If car manufacturers can release new versions of essentially the same product year after year and software companies can do the same with the latest and hopefully more powerful and improved installments of their operating systems or programs, why can't movies? After all, TV shows usually retread the same basic premise week after week and many recording artists release albums that sound just about like the ones they previously created.
The answer, of course, it that movies do, and whether in the form of progressive sequels to an original film or others that remake and/or otherwise update older ones, many films are guilty of recycling old stories into what the filmmakers hope will be better and improved films.
Case in point is "Light It Up." Although not an exact remake or a sequel, there's little doubt that its origins stem from John Hughes' 1985 film, "Breakfast Club." While that brat-pack infested flick wasn't about students taking over their school, it was about a disparate group of them serving time in detention.
They included the thug, the jock, the smart girl, the withdrawn teen and the nerd -- deemed delinquents by the adults for one reason or the other -- who are all stuck in a library where they slowly revealed their inner thoughts, domestic problems and other troubles to the group due to being trapped together in close quarters. To further add to the connection, Judd Nelson, who appears in this film as a caring teacher, played one of the key troublemakers in that film who similarly had deep-seated reasons for his delinquent behavior.
Where this film differs from its predecessor is in degree. While the earlier one featured some rebellion during the detention, this one adds a layer of complexity by including a volatile hostage element and school takeover. As such, it's "Breakfast Club" as filtered through "Dog Day Afternoon" and "The Negotiator," and includes the obligatory but obviously less satisfactory element of the negotiator racing against the clock to diffuse the situation before the rest of the police use force to do so.
The results, while hardly spectacular, or for that matter, original, are compelling enough and when coupled with some decent performances and some star performers, make the film relatively easy to watch. Writer/director Craig Bolotin (director of "That Night," writer of "Black Rain")may not offer a great deal of surprises, but does manage to hold one's interest due to welcomed character development and the fact that while the ending is pretty much predictable, the path to it isn't quite as much.
Although this film -- like "Breakfast Club" -- offers a stereotypical cross section of the school's population and their eventual, personal revelations don't come as any earthshaking development, Bolotin ably and, for the most part, believably handles the characters and their personal disclosure.
Put any group of people in close quarters -- especially in a movie -- and they're bound to open up. Throw in a volatile environment to prevent things from getting too talky and stale and provide some conflict and tension, and such a premise consequently offers plenty of potential, some of which this film nicely exploits.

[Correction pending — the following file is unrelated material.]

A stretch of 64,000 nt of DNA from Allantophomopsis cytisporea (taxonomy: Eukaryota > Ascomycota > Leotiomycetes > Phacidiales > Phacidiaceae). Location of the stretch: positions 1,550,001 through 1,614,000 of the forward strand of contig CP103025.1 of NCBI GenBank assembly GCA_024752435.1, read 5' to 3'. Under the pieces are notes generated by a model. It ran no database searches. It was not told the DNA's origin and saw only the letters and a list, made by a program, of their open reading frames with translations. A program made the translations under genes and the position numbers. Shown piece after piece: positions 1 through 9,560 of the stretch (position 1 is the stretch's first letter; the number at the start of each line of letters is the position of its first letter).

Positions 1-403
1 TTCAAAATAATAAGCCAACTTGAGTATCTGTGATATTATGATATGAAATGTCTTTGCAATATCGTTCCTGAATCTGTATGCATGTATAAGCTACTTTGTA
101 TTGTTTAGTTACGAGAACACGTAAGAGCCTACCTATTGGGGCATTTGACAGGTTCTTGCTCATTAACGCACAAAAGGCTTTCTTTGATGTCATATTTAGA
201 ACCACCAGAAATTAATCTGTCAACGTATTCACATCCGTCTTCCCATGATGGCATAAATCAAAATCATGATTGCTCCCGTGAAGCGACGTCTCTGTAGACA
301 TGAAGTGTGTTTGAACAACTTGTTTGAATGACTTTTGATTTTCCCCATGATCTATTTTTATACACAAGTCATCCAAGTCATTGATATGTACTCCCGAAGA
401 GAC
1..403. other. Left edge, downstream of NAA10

Some of that credit goes to the performances, mostly from the young actors and actresses playing the students who manage to transcend some of their initial character stereotyping. Usher Raymond (a hip-hop singer turned TV and film actor) and Robert Ri'chard (making his motion picture debut) are good as the two friends whose actions serve as a catalyst for what follows, while Rosario Dawson ("He Got Game," "Kids") and Fredro Starr ("Sunset Park," TV's "Moehsa") are believable as the brain and gang thug respectively.
While Judd Nelson ("St. Elmo's Fire," TV's "Suddenly Susan" ) is decent as the school's seemingly lone caring educator, Vanessa L. Williams ("Dance With Me," "Eraser") can't do much with her underdeveloped and randomly used negotiator character. The best one, though, belongs to Forest Whitaker ("Phenomenon," "Bird") as the wounded hostage. Although he's been down a similar abduction road before (in "The Crying Game") Whitaker does a decent job portraying a rough around the edges character who softens up as the story progresses.
As it does so, however, the film starts to unravel as it displays some illogical and stereotypical material. That includes the gung ho cop who wants to storm the school and eventually shuts down the negotiator's efforts without any good reason, the hostage who becomes sympathetic to his captors, and the students using an Internet-equipped computer to send out their message despite the school not having money to pay for books or window repairs, etc…
The film also gets rather sloppy toward the end, such as when the characters act like they're in a submarine movie one moment while hiding from the cops -- who can't manage to find their lair despite an obvious stairwell ladder leading directly to it -- but then making enough noise to raise the dead moments later and not carrying about it.
Although such problems, and there are more including an overdramatized conclusion, don't completely derail what previously occurred, they do detract somewhat from the overall experience. Decent, but hardly original, the film has enough moments and decent performances to keep things interesting, but probably won't be as well remembered as its obvious predecessor, "Breakfast Club." As such, "Light It Up" rates as a 5.5 out of 10.